Thursday, March 17, 2016

Remarkable ancient DNA recovery from Sima de los Huesos

This week, Nature published a paper by Meyer et al. looking at the ancient nuclear genome of hominins from Sima de los Huesos in northern Spain.  I heard about this research last fall in a news article about a conference in Europe, and I've been anxious to read the paper, since the results throw an interesting new wrinkle into our understanding of ancient humans.

Sima de los Huesos ('pit of bones') is a fossil site in the Atapuerca Mountains of northern Spain where remains of ancient European hominins have been discovered.  There is much that could be said about the remains (it's a UNESCO World Heritage Site, after all), but I'm most interested in what we call these hominins.  Some have argued that they are Neandertals, but others have claimed that they have traits in common with a group called Homo heidelbergensis.  Originally described in 1908 from a mandible found near Heidelberg, Germany, Homo heidelbergensis was more recently expanded to include the Broken Hill cranium from Zambia along with other specimens from Asia and Europe.  Unfortunately, like many hominin forms, there are precious few specimens of Homo heidelbergensis to ascertain whether it's really distinct from Neanderthals.

Back in 2014, the same research group published a mitochondrial genome from Sima de los Huesos, and it seemed to imply that these bones came from something other than Neandertals.  The mtDNA was most similar to DNA from the Denisovans in Siberia, but here's the tricky part: In hominins, nuclear DNA can tell a different story than the mitochondrial DNA.  We've seen that before in the Denisovans, where their mitochondrial DNA was significantly different from both modern human and Neandertal mtDNA, but their nuclear genome implied that the Denisovans and Neandertals were cousins.  So what would nuclear genomes from Sima hominins tell us?

That's what we found out this week in the new paper by Meyer et al.  The first thing that struck me about their results was how messy the DNA was.  The DNA they recovered was largely microbial contamination (no surprise) and extremely fragmentary (also not that surprising), but their estimate of modern human contamination was as high as 67% for some of the specimens they sequenced.  To try to look at just the original Sima DNA, they looked for sequences that had the telltale signs of deamination, a degradation process that happens to ancient DNA.  When they looked at just the most probable ancient sequences, they still estimated about a 20% contamination rate from modern human DNA.  What's more, they found only about three million nucleotides from the five specimens they examined for DNA.  To put that in perspective, it's a little less than a tenth of one percent of the modern human genome and similarly sparse compared to the Neandertal and Denisovan nuclear genome sequences already available.  So there wasn't much original DNA left in those bones.

Despite these drawbacks, Meyer et al. found that the Sima sequences that are most likely original matched Neandertal sequences more than anything else.  So once again, where the mitochondrial DNA implied that the Sima hominins were something unique and possibly similar to Denisovans, the nuclear genomes identified them as mostly Neandertal.  That's pretty similar to what happened with the Denisovans, where the mitochondrial DNA implied a distant relationship to modern humans and Neandertals, but the nuclear genome showed they were closer to Neandertals than anything else.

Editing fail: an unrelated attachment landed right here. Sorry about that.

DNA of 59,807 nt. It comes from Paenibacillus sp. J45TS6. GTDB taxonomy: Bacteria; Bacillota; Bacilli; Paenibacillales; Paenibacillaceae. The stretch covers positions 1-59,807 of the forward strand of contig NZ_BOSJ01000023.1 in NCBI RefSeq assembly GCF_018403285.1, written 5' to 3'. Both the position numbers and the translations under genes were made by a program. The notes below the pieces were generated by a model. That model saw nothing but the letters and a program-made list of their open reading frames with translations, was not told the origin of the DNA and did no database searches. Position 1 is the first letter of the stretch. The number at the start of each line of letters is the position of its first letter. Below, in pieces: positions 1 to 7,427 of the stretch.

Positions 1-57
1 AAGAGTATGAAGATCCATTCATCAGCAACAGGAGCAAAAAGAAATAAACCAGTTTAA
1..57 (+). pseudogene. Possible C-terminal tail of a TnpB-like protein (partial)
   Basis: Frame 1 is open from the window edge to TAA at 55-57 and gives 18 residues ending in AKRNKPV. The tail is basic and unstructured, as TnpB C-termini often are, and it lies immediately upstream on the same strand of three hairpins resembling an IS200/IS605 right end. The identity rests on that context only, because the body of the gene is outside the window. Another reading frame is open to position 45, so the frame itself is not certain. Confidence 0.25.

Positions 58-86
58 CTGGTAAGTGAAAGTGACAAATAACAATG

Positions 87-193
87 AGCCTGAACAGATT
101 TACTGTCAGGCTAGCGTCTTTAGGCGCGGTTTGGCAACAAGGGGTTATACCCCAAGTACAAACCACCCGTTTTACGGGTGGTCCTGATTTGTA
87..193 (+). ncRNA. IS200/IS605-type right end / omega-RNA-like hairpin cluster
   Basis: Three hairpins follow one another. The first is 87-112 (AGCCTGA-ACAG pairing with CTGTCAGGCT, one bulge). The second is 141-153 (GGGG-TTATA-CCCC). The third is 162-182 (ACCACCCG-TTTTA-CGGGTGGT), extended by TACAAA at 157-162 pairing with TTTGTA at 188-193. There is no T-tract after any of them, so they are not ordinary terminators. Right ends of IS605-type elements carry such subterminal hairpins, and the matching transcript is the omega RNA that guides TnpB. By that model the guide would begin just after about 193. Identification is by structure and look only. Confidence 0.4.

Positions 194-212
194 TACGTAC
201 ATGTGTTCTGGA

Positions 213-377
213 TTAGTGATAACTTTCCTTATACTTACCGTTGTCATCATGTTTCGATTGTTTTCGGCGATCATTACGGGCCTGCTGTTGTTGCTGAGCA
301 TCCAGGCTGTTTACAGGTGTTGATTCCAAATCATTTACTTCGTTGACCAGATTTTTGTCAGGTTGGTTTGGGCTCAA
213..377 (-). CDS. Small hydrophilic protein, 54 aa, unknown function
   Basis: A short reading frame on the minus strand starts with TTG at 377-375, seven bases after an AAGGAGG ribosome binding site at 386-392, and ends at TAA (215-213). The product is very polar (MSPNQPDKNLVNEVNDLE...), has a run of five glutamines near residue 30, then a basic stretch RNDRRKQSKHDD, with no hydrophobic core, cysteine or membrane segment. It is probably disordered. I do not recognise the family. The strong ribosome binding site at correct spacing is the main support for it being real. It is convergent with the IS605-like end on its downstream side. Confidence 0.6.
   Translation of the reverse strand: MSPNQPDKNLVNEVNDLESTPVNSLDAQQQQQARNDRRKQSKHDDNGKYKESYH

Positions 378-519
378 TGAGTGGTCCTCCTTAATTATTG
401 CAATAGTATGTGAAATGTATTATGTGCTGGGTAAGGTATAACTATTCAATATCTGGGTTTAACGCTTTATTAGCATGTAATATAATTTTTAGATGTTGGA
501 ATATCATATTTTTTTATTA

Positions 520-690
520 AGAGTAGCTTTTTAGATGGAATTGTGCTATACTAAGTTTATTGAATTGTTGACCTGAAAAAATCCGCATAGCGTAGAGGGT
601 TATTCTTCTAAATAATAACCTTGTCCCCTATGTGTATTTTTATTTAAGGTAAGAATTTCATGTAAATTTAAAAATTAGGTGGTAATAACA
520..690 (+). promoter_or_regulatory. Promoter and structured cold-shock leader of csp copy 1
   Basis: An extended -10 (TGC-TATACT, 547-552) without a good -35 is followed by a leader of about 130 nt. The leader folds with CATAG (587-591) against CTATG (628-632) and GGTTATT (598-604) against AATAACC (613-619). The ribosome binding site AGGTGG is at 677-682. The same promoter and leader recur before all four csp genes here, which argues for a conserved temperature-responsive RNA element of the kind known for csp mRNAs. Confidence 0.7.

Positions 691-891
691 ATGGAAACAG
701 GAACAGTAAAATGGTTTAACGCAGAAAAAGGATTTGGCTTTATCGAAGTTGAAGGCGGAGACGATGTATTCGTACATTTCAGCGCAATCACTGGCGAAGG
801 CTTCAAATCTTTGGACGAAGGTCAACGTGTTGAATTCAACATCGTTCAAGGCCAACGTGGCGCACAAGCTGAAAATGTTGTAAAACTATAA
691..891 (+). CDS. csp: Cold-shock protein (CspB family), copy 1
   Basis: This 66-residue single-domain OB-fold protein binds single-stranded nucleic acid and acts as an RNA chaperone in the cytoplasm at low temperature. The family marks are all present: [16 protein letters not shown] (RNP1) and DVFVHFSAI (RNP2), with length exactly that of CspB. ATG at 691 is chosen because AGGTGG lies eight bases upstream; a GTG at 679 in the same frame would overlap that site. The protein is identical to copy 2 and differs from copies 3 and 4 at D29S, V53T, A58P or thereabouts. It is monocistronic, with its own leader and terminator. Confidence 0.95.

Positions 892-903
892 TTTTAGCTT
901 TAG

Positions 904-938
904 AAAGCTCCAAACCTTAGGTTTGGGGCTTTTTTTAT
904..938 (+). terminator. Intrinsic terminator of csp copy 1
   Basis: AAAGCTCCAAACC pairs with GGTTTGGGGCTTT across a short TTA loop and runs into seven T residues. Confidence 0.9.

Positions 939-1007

What does all this mean?  On the one hand, not much.  It sort of settles what name to put on the hominins from Sima de los Huesos: Neandertal.  If you're interested in that sort of thing (and a lot of you are), then that's good news.  On the other hand, here we have yet another example of something that is basically Neandertal (or a close cousin of Neandertal as with Denisovans) with a very different mitochondrial genome.  I think that's remarkably significant.  In the world of creationism, I have been concerned for some time about how ancient humans like Neandertals and Denisovans fit into the human family tree genetically.  I've argued that it's not an easy fit, and that's not been a very popular opinion.  I take it the preferred tactic is to pooh-pooh the ancient DNA and say it's just contamination.  I find that idea to be untenable for lots of reasons, which leaves me back where I started: How do we fit these funny looking people into our family tree?  The nuclear genomes of Denisovans and Sima hominins suggest that these people might not be that different after all.

With this new nuclear genome sequence from Sima de los Huesos, I think it's about time I started looking more carefully at the genetics of ancient hominins and especially at projected ancestral population sizes.  There's bound to be something really interesting going on there, and there's plenty of DNA to work with.

Meyer et al.  2016.  Nuclear DNA sequences from the Middle Pleistocene Sima de los Huesos hominins.  Nature doi:10.1038/nature17405

To read my own take on hominin fossils, don't forget to pick up a copy of What Happened in the Garden.

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